abstract = "Background: Although the risks of needlestick and sharps injuries (NSIs) for dentists are well recognized, most papers published only described the frequency of occupational exposure to NSIs. Less has been reported assessing factors contributing to exposure to NSIs. The purpose of this study was to update the epidemiology of NSIs among dentists in Taiwan and identify factors affecting NSIs in order to find preventive strategies. Methodology/Principal Findings: A nationwide survey was conducted in dentists at 60 hospitals and 340 clinics in Taiwan. The survey included questions about factors supposedly affecting exposure to NSIs, such as dentist and facility characteristics, knowledge and attitudes about infectious diseases, and practices related to infection control. Univariate and multivariate logistic regression analyses were conducted to determine the association between risk factors and exposure to NSIs. In total, 434 (74.8{\%}) of 580 dentists returned the survey questionnaires, and 100 (23.0{\%}) reported that they had experienced more than one NSI per week. Our data showed that the risk of occupational NSIs is similarly heightened by an older age (odds ratio [OR], 3.18; 95{\%} confidence interval [CI], 1.62-6.25), more years in practice (OR, 2.57; 95{\%} CI, 1.41-4.69), working in clinics (OR, 1.73; 95{\%} CI, 1.08-2.77), exhibiting less compliance with infection-control procedures (OR, 1.82; 95{\%} CI, 1.04-3.18), having insufficient knowledge of blood-borne pathogens (OR, 1.67; 95{\%} CI, 1.04-2.67), and being more worried about being infected by blood-borne pathogens (OR, 1.82; 95{\%} CI, 1.05-3.13). Conclusions/Significance: High rates of NSIs and low compliance with infection-control procedures highly contribute to the chance of acquiring a blood-borne pathogen infection and threaten occupational safety. This study reveals the possible affecting factors and helps in designing prevention strategies for occupational exposure to NSIs.",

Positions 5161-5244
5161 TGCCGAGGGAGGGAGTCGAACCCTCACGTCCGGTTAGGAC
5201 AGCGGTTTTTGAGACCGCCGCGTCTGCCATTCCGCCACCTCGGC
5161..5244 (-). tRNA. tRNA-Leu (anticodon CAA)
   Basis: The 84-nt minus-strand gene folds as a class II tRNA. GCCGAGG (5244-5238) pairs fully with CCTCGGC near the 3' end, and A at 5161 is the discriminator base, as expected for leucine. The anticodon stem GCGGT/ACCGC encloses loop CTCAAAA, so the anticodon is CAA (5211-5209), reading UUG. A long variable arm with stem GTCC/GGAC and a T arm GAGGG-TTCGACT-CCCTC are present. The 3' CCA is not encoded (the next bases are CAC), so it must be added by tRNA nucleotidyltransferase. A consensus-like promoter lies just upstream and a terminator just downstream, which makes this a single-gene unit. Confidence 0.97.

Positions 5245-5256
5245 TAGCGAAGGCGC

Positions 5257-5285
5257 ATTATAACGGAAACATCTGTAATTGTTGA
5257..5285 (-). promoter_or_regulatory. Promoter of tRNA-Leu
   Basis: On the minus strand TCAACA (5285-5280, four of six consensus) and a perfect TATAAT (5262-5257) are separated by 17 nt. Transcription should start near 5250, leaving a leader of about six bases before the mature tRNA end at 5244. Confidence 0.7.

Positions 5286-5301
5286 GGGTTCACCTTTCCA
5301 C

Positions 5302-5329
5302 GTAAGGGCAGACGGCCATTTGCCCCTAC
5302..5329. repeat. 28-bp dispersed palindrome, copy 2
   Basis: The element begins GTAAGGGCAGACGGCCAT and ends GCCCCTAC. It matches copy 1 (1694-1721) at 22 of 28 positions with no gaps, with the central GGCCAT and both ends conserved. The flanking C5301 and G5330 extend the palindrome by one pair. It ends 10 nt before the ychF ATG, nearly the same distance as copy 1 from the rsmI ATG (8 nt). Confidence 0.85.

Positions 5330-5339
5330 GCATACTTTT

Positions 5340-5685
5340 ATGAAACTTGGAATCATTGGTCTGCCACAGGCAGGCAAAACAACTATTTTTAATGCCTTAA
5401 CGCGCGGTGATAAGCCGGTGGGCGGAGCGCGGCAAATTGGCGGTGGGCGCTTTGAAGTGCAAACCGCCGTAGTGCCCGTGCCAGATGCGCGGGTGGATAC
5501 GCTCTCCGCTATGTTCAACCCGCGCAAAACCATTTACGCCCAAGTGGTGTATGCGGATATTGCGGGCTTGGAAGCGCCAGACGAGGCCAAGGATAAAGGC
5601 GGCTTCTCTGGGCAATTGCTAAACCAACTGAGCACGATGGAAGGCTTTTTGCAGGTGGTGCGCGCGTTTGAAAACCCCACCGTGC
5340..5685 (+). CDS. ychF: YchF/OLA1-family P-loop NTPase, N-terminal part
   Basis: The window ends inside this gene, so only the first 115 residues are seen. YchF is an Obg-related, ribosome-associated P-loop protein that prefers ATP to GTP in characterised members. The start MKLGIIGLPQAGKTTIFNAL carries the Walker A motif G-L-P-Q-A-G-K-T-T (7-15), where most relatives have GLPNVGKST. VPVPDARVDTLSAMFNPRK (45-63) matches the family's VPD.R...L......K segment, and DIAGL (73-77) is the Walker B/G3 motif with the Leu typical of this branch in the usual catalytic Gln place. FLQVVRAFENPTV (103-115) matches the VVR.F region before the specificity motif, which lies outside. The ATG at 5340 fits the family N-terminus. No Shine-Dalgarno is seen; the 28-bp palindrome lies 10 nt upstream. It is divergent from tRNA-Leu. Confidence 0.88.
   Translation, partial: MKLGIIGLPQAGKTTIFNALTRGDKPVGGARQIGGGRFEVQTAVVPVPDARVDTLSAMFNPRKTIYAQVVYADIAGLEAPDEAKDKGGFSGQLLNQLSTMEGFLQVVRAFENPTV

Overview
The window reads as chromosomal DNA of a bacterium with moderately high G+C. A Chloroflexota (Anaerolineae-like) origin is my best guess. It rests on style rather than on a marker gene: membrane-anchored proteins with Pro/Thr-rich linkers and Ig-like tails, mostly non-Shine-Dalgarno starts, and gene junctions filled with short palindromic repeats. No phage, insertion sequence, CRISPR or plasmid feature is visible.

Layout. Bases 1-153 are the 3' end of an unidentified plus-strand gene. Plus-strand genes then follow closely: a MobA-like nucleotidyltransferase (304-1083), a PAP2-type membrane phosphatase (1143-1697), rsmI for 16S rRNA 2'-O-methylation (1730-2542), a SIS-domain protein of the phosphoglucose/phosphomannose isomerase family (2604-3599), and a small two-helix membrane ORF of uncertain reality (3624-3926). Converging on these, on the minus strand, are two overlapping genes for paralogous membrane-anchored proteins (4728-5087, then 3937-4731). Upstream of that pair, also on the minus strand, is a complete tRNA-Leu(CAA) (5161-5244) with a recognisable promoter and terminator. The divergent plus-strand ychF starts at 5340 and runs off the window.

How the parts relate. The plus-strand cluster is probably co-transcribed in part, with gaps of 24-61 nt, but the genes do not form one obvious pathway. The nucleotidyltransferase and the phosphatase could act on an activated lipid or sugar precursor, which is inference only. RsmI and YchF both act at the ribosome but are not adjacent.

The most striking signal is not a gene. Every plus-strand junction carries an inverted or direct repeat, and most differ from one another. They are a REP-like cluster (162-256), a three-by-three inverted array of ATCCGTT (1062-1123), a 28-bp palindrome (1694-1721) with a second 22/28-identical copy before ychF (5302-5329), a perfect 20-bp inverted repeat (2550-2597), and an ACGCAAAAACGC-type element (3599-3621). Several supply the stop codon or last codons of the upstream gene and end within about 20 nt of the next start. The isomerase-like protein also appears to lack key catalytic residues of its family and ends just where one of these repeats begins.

author = "Cheng, {Hsin Chung} and Su, {Chen Yi} and Yen, {Amy Ming Fang} and Huang, {Chiung Fang}",
year = "2012",
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doi = "10.1371/journal.pone.0034911",
language = "English",
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N2 - Background: Although the risks of needlestick and sharps injuries (NSIs) for dentists are well recognized, most papers published only described the frequency of occupational exposure to NSIs. Less has been reported assessing factors contributing to exposure to NSIs. The purpose of this study was to update the epidemiology of NSIs among dentists in Taiwan and identify factors affecting NSIs in order to find preventive strategies. Methodology/Principal Findings: A nationwide survey was conducted in dentists at 60 hospitals and 340 clinics in Taiwan. The survey included questions about factors supposedly affecting exposure to NSIs, such as dentist and facility characteristics, knowledge and attitudes about infectious diseases, and practices related to infection control. Univariate and multivariate logistic regression analyses were conducted to determine the association between risk factors and exposure to NSIs. In total, 434 (74.8%) of 580 dentists returned the survey questionnaires, and 100 (23.0%) reported that they had experienced more than one NSI per week. Our data showed that the risk of occupational NSIs is similarly heightened by an older age (odds ratio [OR], 3.18; 95% confidence interval [CI], 1.62-6.25), more years in practice (OR, 2.57; 95% CI, 1.41-4.69), working in clinics (OR, 1.73; 95% CI, 1.08-2.77), exhibiting less compliance with infection-control procedures (OR, 1.82; 95% CI, 1.04-3.18), having insufficient knowledge of blood-borne pathogens (OR, 1.67; 95% CI, 1.04-2.67), and being more worried about being infected by blood-borne pathogens (OR, 1.82; 95% CI, 1.05-3.13). Conclusions/Significance: High rates of NSIs and low compliance with infection-control procedures highly contribute to the chance of acquiring a blood-borne pathogen infection and threaten occupational safety. This study reveals the possible affecting factors and helps in designing prevention strategies for occupational exposure to NSIs.